Lameness, metabolic issues and stress run in a vicious circle, making it all the more important to detect and correct lameness in the early stages.
"Once you have lameness, you're going to have metabolic issues because the cow is not going to eat frequently or may decide it's too painful to get up and subsequently skip a meal," LaVoy said. "Once this circle starts it's very hard to break out of."
LaVoy says a cow should head to the trimming chute at the earliest detection of pain.
"If your paycheck depends on this industry, it's your job to say something if you notice something is not quite right including owners, herdsmen, hoof trimmers, milkers, pushers, veterinarians, nutritionists and breeders," he said. "It's everyone's job to identify animal welfare issues in the herd."
Mobility or locomotion scoring of the herd on a regular basis is the most effective means of identifying those cows that would benefit from early treatment. This technique helps to identify severely lame, moderately lame and sound cows.
While cows can be observed anytime, it's beneficial to watch each cow as she walks on an even non-slip surface, ideally when cows are exiting the milking parlor.
Related: Locomotion Scoring of Dairy Cattle
According to the score guides, lame cows tend to walk more slowly with uneven strides, and tend to arch their backs in an attempt to redistribute body weight away from the source of pain.
"As that pain increases, you will also notice her head down and and her ears pinned back. You can just see it in her face that she's miserable," he said of cows scoring a 3. "Once she reaches this level it's not too late to save her, but animal welfare is an issue now. We've passed that point of early detection and now the hoof trimmer has a much harder job."
When the cow avoids putting any weight on the affected limb, she may easily score a 4 on the scale.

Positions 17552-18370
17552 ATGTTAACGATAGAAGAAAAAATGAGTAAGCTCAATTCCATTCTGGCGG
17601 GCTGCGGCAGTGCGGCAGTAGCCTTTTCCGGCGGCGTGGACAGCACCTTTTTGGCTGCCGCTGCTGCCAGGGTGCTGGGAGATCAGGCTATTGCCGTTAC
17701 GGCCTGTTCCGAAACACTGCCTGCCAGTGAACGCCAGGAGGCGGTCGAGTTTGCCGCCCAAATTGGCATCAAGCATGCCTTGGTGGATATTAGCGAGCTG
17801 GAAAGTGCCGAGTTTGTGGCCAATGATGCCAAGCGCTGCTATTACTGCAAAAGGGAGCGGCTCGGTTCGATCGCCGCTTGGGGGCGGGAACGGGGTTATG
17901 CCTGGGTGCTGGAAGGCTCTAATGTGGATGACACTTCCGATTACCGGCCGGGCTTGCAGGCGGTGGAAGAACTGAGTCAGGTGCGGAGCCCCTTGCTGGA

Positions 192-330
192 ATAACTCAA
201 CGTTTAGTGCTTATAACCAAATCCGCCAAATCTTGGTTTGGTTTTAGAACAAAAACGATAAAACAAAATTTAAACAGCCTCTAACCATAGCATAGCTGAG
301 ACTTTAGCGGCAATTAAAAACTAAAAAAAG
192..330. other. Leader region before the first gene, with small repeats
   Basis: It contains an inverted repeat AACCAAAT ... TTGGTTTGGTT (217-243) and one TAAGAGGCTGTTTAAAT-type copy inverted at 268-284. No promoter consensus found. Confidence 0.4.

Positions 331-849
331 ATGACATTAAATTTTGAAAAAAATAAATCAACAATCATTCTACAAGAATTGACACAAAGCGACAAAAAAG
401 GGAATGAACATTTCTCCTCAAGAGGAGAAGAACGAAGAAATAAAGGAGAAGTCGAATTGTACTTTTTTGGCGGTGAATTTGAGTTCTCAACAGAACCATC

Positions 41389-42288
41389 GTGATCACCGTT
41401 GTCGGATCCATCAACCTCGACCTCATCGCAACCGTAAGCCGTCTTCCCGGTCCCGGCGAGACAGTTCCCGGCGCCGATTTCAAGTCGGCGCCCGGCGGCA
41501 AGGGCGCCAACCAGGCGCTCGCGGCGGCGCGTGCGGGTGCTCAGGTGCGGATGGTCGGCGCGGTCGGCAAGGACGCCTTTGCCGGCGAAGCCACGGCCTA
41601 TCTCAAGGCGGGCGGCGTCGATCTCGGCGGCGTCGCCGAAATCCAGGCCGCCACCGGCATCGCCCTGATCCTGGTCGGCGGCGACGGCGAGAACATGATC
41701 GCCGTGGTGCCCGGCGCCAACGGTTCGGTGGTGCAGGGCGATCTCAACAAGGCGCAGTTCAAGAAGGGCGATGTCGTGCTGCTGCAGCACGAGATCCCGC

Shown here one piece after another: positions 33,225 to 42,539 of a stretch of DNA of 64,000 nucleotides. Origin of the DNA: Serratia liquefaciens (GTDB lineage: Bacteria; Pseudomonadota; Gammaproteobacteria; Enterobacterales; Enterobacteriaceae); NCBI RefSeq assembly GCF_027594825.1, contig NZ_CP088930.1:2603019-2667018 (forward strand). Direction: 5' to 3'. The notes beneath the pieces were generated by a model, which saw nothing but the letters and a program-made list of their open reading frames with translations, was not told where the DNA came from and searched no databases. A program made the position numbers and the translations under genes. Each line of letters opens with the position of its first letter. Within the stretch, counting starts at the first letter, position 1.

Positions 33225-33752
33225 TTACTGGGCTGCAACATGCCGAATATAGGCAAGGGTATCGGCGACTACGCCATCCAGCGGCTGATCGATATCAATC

"If everyone on the farm is paying attention to the welfare of the cows, we should not have 4's," LaVoy stressed. "At this point there's already so much damage and scar tissue she will never be as good as she was and most likely the problem will come back every lactation due to the scar tissue and amount of stress. And if you reach a score of 5 things have gone way too far. I don't think PETA even knows what a cow scoring a 2 looks like; they're looking for a cow with a score of 5."
University of Wisconsin School of Veterinary Medicine estimates the cost of lameness in cows between $90 to $300 per animal, figuring in treatment costs, decreased milk production, impacted fertility and a shortened shelf life in the dairy herd.
Preventative measures to help manage other foot maladies such as digital dermatitis (lesions caused by bacteria) include foot baths.
"Prevention is so much easier and cost effective than dealing with digital dermatitis," LaVoy said. "A proper foot bath protocol for cows is crucial."
LaVoy prides himself on the good relationships that he has built with his dairy farmer clients that allow him to partner with farmers in keeping the welfare of cows at the top of the list.
"I just don't come and trim, turn in a bill and go home," he said. "The farmer knows that these weren't the only issues we dealt with. There are probably 10 cows in that herd close to having problems. But by working together we are able to catch them early and take care of things before they become bigger problems."